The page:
“Back then, I met Mr. John Baird who agreed to take on Bashir’s case. He was helpful from the beginning and believed in Bashir’s innocence. He told me he would do everything in his power to bring Bashir back to Canada”.
In 2010, Baird himself traveled to Addis Ababa. While in the Ethiopian capital, he met Bashir and later called Said to inform him of this development.
“He called me and said he met Bashir for 45 minutes. He also informed me that he spoke to people in government and that some documents needed to be translated before any further action is taken” Said Maktal.
But this turn of events did not yield any significant results, notes Said Maktal.
“Upon Mr. Baird’s return, nothing happened. All the momentum was lost. Things changed and all of sudden, the situation became far complicated. There was no response whatsoever from Addis. Even Mr. Baird looked frustrated” said Maktal.
A few weeks ago, Said Maktal and Bahir’s lawyer, Mr. Lorne Waldman, met Mr. John Baird, now the Foreign Affairs Minister and whose current docket is directly responsible for Bashir’s file.
“Mr. Baird informed me that last September, he met the Deputy Prime Minister of Ethiopia who promised to look into Bashir’s case. Mr. Baird even followed up on the matter with two letters, but there was no response from the Ethiopian government” said Maktal.
Frustrated by government inaction, the Makthtal family has decided to file a lawsuit against the Canadian Federal government.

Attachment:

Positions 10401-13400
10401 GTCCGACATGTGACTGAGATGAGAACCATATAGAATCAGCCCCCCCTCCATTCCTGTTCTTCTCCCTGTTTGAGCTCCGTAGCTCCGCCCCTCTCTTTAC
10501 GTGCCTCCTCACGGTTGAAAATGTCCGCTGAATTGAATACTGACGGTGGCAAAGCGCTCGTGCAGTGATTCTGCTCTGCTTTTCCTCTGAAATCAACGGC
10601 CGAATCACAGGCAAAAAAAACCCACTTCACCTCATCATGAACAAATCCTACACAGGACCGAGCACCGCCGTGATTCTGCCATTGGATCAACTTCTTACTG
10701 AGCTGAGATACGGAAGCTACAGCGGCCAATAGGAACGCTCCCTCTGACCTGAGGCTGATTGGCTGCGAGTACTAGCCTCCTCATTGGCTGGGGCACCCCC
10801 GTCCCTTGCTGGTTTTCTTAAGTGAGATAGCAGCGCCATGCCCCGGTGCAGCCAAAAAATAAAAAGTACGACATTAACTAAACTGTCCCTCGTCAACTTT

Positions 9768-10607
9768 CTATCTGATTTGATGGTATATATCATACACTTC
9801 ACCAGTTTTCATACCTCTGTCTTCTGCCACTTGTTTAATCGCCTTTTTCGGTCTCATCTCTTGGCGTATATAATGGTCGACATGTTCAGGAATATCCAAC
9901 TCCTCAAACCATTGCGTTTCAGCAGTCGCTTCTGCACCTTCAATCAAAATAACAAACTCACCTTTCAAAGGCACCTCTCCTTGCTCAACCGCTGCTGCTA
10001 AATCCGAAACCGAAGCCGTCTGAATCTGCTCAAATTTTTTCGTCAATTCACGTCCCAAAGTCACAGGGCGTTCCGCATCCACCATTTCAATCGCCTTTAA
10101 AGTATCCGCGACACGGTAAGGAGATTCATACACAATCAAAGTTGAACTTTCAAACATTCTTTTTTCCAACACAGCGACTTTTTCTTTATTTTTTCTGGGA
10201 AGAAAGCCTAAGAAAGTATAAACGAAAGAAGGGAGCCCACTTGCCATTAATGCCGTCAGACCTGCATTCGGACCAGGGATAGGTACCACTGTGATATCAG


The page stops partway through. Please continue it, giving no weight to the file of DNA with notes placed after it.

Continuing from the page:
“On February 2nd, we filed a lawsuit to stop the Canadian government from using Canadian taxpayer dollars to provide aid money to Ethiopia. Canada has to give justification for its action and has 30 days to respond.
Canada should not pump money into Ethiopia unless that government changes its behaviour. It is clear that international law is being violated in Bashir’s case. One of the primary objectives of Canadian aid to the Horn of Africa nation is to enhance its justice system and Bashir’s file certainly falls under this category” said Maktal, adding that “Bashir’s lawsuit is far reaching as it has implications for both the Canadian government and the whole Ethiopian system.”
Maktal observes that many regions in Ethiopia and especially the Somali region of Ogaden are under the clutches of state repression. Gross violations of human rights and ongoing silent genocide in the Somali region have widely been documented by rights groups like Human Rights Watch etc.
Maktal hails from the Somali (Ogaden) region in Ethiopia and says that the situation in that repressive state is increasingly deteriorating.
“The people of Ogaden, Gambella and Oromo are all suffering. In my home region for example, international journalists and aid groups are not allowed in. Half of my family has fled from Ethiopia and forced into refugee camps in neighbouring countries.
Most recently, two Swedish journalists documenting abuses in the besieged region were unlawfully arrested and detained by the Ethiopian authorities. This type of political environment, best explains my cousin’s predicament” said Maktal.
Maktal believes that Bashir’s case now warrants the direct intervention of Prime Minster Stephen Harper. It is clear that Mr. Meles Zenawi, the Ethiopian Prime Minster, can only be swayed by Harper’s involvement.
“Mr. Zenawi’s attitude is such that he is the Ethiopian Prime Minister and therefore, any action on Bashir’s matter should come directly from Prime Minister Harper, and not cabinet ministers or other Canadian officials of lesser portfolios. Mr. Zenawi is asking himself; why isn’t the Canadian Prime Minster speaking to me?” notes Maktal.
Maktal is seriously concerned by Mr. Harper’s indifference to this urgent matter.